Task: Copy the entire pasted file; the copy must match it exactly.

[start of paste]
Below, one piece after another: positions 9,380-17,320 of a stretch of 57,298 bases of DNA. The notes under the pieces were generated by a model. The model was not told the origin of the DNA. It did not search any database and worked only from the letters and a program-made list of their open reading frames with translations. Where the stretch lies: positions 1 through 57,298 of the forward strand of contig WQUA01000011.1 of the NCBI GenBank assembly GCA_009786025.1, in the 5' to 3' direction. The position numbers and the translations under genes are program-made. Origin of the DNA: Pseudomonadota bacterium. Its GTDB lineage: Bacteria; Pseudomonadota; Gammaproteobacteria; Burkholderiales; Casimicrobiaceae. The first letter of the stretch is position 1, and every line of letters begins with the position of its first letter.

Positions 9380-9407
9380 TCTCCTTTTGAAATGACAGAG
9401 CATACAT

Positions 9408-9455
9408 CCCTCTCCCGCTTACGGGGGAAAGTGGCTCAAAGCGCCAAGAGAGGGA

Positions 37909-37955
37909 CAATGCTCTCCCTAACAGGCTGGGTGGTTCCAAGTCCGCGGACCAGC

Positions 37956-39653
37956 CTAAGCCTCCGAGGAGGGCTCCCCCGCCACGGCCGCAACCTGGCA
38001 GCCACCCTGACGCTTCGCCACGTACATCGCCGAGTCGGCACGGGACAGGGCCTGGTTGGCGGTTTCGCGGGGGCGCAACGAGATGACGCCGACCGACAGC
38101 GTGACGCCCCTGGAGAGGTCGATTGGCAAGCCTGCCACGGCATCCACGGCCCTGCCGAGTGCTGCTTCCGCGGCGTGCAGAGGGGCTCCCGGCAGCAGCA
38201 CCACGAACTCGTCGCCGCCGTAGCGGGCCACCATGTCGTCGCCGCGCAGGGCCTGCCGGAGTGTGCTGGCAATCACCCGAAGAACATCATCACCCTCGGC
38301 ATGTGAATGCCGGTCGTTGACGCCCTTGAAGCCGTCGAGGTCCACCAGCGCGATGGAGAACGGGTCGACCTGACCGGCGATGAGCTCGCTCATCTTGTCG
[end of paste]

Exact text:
Below, one piece after another: positions 9,380-17,320 of a stretch of 57,298 bases of DNA. The notes under the pieces were generated by a model. The model was not told the origin of the DNA. It did not search any database and worked only from the letters and a program-made list of their open reading frames with translations. Where the stretch lies: positions 1 through 57,298 of the forward strand of contig WQUA01000011.1 of the NCBI GenBank assembly GCA_009786025.1, in the 5' to 3' direction. The position numbers and the translations under genes are program-made. Origin of the DNA: Pseudomonadota bacterium. Its GTDB lineage: Bacteria; Pseudomonadota; Gammaproteobacteria; Burkholderiales; Casimicrobiaceae. The first letter of the stretch is position 1, and every line of letters begins with the position of its first letter.

Positions 9380-9407
9380 TCTCCTTTTGAAATGACAGAG
9401 CATACAT

Positions 9408-9455
9408 CCCTCTCCCGCTTACGGGGGAAAGTGGCTCAAAGCGCCAAGAGAGGGA

Positions 37909-37955
37909 CAATGCTCTCCCTAACAGGCTGGGTGGTTCCAAGTCCGCGGACCAGC

Positions 37956-39653
37956 CTAAGCCTCCGAGGAGGGCTCCCCCGCCACGGCCGCAACCTGGCA
38001 GCCACCCTGACGCTTCGCCACGTACATCGCCGAGTCGGCACGGGACAGGGCCTGGTTGGCGGTTTCGCGGGGGCGCAACGAGATGACGCCGACCGACAGC
38101 GTGACGCCCCTGGAGAGGTCGATTGGCAAGCCTGCCACGGCATCCACGGCCCTGCCGAGTGCTGCTTCCGCGGCGTGCAGAGGGGCTCCCGGCAGCAGCA
38201 CCACGAACTCGTCGCCGCCGTAGCGGGCCACCATGTCGTCGCCGCGCAGGGCCTGCCGGAGTGTGCTGGCAATCACCCGAAGAACATCATCACCCTCGGC
38301 ATGTGAATGCCGGTCGTTGACGCCCTTGAAGCCGTCGAGGTCCACCAGCGCGATGGAGAACGGGTCGACCTGACCGGCGATGAGCTCGCTCATCTTGTCG